New York City graduation rate climbs to record level

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Dave Evans has the story.

New York state's high school graduation rate continued its slow climb in 2016, when 79.4 percent of students earned a diploma after four years.

The graduation rate released Friday by the state Department of Education is 1.3 percent higher than the 78.1 percent for the class of 2015. State officials say black and Hispanic students and students in the bigger cities were among those making gains.

New York City's rate rose to a record 72.6 percent, a 2.1 point gain. The dropout rate fell to its lowest ever, at 8.5 percent.

Mayor Bill de Blasio and Schools Chancellor Carmen Farina said the improvements in both graduation and dropout rates were highest for Hispanic and black students, and every single borough saw its graduation rate increase and dropout rate decrease - with the highest increase in graduation rate in the Bronx.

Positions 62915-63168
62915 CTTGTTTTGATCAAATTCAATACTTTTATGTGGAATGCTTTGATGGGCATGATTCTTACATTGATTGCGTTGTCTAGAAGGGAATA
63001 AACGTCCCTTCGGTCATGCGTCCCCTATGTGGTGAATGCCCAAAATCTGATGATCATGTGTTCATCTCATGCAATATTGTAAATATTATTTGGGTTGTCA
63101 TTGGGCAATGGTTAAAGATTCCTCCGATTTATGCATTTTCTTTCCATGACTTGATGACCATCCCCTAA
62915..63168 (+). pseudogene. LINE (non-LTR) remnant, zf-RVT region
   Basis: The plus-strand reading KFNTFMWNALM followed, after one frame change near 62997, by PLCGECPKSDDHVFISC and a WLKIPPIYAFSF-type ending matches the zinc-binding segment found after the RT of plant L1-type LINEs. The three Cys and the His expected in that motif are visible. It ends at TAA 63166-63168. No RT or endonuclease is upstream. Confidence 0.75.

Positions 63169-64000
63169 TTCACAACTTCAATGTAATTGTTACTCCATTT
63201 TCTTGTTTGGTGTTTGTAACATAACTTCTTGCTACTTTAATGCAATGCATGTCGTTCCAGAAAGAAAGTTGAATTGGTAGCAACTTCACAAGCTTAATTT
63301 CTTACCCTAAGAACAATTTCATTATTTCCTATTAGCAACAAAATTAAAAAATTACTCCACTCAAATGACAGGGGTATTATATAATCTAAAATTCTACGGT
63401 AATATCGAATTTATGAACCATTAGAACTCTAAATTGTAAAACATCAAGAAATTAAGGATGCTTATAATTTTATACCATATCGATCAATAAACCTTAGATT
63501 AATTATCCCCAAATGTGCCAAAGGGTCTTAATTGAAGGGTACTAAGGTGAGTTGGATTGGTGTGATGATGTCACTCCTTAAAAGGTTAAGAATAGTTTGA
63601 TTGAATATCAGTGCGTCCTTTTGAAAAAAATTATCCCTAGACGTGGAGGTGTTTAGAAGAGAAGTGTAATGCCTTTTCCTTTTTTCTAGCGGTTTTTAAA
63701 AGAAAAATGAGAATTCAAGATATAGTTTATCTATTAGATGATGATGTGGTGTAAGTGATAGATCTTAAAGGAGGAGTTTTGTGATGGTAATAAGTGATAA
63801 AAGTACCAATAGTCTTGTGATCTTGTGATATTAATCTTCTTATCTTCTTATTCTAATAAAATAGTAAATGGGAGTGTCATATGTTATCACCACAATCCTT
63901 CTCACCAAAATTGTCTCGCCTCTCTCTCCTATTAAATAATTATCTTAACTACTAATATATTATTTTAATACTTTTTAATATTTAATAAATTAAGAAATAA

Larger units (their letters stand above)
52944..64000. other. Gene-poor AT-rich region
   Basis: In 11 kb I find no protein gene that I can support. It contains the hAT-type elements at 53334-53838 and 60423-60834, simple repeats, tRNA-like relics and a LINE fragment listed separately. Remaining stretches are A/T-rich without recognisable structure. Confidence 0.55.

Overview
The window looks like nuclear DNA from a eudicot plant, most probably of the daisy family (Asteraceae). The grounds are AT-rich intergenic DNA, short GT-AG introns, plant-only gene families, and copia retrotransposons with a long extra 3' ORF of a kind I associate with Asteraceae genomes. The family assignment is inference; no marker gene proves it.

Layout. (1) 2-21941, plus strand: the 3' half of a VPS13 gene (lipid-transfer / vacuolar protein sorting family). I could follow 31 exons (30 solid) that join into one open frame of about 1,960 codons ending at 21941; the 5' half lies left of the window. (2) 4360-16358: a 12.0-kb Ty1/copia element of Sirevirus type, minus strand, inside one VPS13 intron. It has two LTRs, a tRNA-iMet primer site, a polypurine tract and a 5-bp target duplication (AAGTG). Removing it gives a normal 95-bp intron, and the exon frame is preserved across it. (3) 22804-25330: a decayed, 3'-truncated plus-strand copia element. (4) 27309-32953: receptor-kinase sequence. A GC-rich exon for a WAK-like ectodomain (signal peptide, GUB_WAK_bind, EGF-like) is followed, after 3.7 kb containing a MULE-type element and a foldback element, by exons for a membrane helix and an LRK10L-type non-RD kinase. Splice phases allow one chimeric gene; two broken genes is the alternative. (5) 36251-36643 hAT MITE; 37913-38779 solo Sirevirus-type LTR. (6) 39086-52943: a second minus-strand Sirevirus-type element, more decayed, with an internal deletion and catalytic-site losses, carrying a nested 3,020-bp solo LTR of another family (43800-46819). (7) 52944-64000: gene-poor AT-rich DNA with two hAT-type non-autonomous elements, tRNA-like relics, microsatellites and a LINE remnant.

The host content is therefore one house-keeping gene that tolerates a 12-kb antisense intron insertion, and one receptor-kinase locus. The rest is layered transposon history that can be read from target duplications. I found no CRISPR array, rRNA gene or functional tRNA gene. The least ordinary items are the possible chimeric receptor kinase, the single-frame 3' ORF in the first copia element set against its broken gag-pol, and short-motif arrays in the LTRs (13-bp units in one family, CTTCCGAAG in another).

"Our public schools are unquestionably the strongest they've ever been," de Blasio said. "We're graduating more students than ever before, and we are on track to reach our Equity and Excellence for All goal of 80 percent of students graduating on time."

Syracuse posted a 6.4 percent increase, to 61 percent, while the other so-called Big Five school districts of Buffalo, Rochester and Yonkers had graduation rates of 61.7 percent, 47.5 percent and 77.5 percent, respectively.

New York state has 2.6 million students in public schools. State data shows that more than half are considered economically disadvantaged.

(The Associated Press contributed to this report)
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